Lecture 7 Paradigm #5 Greedy Algorithms
Ref. CLRS, Chap. 16
Example 1 (Making change) Suppose you buy
something of cost less than $5, and you get your
change in Canadian coins. How can you
minimize
Lecture 6 More Divide-Conquer
and Paradigm #4 Data Structure.
Today, we do more divide-and-conquer.
And, we do Algorithm design paradigm # 4:
invent or augment a data structure.
More divide and conq
Lecture 11 Deterministic Selection
The goal is to determine the i'th smallest element from a list of n
elements in linear time. No random numbers are used.
The algorithm is due to Blum, Floyd, Pratt
Lecture 10. Paradigm #8:
Randomized Algorithms
Back to the majority problem (finding the
majority element in an array A).
FIND-MAJORITY(A, n)
while (true) do
randomly choose 1 I n;
if A[i] is the ma
Lecture 2
We have given O(n3), O(n2), O(nlogn) algorithms for the max sub-range problem. This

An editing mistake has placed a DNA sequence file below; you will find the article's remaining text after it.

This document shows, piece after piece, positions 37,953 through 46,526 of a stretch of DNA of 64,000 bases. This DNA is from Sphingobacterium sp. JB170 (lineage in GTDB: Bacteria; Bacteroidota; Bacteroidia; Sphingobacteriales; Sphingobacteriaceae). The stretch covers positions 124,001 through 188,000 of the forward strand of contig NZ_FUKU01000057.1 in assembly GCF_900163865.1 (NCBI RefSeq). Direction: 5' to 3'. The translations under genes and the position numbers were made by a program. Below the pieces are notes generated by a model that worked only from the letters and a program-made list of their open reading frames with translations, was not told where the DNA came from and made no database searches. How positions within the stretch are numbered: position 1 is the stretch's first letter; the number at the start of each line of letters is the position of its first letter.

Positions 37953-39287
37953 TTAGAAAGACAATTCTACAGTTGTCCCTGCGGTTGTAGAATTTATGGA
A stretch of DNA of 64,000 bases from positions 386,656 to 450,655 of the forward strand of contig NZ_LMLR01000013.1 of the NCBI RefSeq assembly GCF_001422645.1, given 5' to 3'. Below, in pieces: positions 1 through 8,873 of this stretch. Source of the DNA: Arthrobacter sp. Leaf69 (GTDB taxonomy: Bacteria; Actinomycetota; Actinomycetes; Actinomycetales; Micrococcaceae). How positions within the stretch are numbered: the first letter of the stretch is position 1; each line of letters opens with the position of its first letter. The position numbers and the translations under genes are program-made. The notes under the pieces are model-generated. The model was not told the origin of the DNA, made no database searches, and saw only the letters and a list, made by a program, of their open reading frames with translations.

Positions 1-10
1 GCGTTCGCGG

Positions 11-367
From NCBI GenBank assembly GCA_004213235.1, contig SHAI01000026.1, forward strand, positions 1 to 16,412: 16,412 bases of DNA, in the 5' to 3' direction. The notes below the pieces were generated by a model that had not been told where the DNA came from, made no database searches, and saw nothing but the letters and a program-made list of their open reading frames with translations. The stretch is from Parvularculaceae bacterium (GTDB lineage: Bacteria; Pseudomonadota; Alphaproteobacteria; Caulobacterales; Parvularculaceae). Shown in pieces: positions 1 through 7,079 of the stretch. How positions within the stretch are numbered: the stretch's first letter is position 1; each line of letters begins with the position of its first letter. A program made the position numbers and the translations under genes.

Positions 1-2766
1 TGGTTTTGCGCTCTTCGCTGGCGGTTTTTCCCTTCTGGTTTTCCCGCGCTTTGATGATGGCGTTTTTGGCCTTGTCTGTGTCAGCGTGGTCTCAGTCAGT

time, a linear time algorithm!
The idea is as follows: suppose we have found the maximum subrange sum for
CS341, Winter, 2011
Algorithms
Instructor: Ming Li
David R. Cheriton School of Computer Science
University of Waterloo
http:/www.cs.uwaterloo.ca/~cs341/
The last century has witnessed the
development
CS341, Winter, 2011
Algorithms
Instructor: Ming Li
David R. Cheriton School of Computer Science
University of Waterloo
http:/www.cs.uwaterloo.ca/~cs341/
The last century has witnessed the
development